Deep representation learning for keypoint localization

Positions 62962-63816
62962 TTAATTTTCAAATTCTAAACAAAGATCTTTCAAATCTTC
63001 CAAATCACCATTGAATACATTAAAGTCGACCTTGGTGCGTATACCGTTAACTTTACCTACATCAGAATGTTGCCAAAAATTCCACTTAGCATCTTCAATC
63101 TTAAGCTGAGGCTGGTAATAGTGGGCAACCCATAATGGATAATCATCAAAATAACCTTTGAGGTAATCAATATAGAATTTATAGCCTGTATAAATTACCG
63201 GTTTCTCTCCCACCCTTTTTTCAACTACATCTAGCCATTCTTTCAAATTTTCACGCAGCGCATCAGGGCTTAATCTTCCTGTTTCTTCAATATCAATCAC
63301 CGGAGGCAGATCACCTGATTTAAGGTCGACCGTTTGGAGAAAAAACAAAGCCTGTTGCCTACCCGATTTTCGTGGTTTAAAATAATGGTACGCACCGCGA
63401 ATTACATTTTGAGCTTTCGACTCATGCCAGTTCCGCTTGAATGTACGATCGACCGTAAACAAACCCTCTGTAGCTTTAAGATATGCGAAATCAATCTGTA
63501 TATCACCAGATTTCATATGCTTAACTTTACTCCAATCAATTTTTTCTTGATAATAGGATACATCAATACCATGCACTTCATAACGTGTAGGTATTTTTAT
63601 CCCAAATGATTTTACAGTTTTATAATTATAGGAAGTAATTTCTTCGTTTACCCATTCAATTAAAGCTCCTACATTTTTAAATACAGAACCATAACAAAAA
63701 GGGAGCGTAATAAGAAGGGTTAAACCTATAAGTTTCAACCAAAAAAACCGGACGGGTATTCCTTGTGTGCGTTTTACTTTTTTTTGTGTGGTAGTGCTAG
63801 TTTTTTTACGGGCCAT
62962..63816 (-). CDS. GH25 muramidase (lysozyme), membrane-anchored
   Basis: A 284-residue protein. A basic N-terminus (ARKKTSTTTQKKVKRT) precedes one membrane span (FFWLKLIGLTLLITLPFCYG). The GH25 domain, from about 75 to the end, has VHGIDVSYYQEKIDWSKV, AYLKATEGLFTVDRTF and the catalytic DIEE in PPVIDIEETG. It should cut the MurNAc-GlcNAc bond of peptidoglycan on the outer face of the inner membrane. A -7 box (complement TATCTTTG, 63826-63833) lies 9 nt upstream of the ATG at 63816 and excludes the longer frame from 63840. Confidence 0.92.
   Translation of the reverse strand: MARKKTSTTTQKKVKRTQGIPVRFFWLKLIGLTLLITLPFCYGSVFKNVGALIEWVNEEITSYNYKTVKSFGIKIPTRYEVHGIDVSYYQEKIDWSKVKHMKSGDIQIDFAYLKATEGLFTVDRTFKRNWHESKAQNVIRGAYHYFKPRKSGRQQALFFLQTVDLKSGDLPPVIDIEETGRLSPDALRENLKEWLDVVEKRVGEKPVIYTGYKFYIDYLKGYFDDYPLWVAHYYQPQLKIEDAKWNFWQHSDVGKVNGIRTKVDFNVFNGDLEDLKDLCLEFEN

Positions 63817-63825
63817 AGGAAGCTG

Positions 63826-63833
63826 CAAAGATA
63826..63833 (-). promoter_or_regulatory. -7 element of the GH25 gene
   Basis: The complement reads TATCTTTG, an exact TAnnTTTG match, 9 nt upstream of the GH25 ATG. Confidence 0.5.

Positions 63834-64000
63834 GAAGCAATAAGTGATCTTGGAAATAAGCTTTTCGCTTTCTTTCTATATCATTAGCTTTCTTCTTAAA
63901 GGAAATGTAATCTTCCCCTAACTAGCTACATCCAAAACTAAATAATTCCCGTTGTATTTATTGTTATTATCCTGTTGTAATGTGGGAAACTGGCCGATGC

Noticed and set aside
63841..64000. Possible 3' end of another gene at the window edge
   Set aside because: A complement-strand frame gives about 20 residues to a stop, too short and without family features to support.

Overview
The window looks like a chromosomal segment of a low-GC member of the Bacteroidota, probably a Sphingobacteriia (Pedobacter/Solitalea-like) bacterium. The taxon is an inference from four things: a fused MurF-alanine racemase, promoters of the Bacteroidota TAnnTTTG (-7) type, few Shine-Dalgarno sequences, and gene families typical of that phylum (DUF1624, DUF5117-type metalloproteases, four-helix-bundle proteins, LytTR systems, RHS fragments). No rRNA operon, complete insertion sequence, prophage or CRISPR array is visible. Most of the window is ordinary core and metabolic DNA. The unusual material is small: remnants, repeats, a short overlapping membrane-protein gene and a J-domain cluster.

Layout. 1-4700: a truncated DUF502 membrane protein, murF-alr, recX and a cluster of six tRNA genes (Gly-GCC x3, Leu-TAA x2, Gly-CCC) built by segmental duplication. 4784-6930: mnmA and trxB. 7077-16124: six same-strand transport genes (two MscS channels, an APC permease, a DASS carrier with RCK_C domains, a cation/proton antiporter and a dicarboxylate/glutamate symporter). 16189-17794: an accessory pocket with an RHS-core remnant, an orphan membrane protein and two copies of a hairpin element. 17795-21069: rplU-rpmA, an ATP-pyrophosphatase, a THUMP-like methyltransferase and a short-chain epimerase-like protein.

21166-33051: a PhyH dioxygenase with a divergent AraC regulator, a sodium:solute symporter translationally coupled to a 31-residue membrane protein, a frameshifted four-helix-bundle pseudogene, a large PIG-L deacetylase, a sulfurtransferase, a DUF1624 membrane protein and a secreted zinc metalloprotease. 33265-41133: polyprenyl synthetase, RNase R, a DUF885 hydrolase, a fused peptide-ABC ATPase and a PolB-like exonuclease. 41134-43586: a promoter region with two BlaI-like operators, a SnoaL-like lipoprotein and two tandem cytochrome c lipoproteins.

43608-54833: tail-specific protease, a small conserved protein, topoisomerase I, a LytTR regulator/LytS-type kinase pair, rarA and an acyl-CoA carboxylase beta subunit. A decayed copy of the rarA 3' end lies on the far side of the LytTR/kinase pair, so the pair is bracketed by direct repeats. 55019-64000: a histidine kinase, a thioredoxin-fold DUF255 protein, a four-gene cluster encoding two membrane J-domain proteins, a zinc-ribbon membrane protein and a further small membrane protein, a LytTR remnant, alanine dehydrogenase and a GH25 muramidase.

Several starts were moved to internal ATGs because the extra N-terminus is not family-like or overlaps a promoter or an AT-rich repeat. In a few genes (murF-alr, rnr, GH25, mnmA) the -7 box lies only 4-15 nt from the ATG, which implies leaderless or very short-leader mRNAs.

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Keypoint localization aims to locate points of interest from the input image. This technique has become an important tool for many computer vision tasks such as fine-grained visual categorization, object detection, and pose estimation. Tremendous effort, therefore, has been devoted to improving the performance of keypoint localization. However, most of the proposed methods supervise keypoint detectors using a confidence map generated from ground-truth keypoint locations. Furthermore, the maximum achievable localization accuracy differs from keypoint to keypoint, because it is determined by the underlying keypoint structures. Thus the keypoint detector often fails to detect ambiguous keypoints if trained with strict supervision, that is, permitting only a small localization error. Training with looser supervision could help detect the ambiguous keypoints, but this comes at a cost to localization accuracy for those keypoints with distinctive appearances. In this thesis, we propose hierarchically supervised nets (HSNs), a method that imposes hierarchical supervision within deep convolutional neural networks (CNNs) for keypoint localization. To achieve this, we firstly propose a fully convolutional Inception network with several branches of varying depths to obtain hierarchical feature representations. Then, we build a coarse part detector on top of each branch of features and a fine part detector which takes features from all the branches as the input. Collecting image data with keypoint annotations is harder than with image labels. One may collect images from Flickr or Google images by searching keywords and then perform refinement processes to build a classification dataset, while keypoint annotation requires human to click the rough location of the keypoint for each image. To address the problem of insufficient part annotations, we propose a part detection framework that combines deep representation learning and domain adaptation within the same training process. We adopt one of the coarse detector from HSNs as the baseline and perform a quantitative evaluation on CUB200-2011 and BirdSnap dataset. Interestingly, our method trained on only 10 species images achieves 61.4% PCK accuracy on the testing set of 190 unseen species. Finally, we explore the application of keypoint localization in the task of fine-grained visual categorization. We propose a new part-based model that consists of a localization module to detect object parts (where pathway) and a classification module to classify fine-grained categories at the subordinate level (what pathway). Experimental results reveal that our method with keypoint localization achieves the state-of-the-art performance on Caltech-UCSD Birds-200-2011 dataset.
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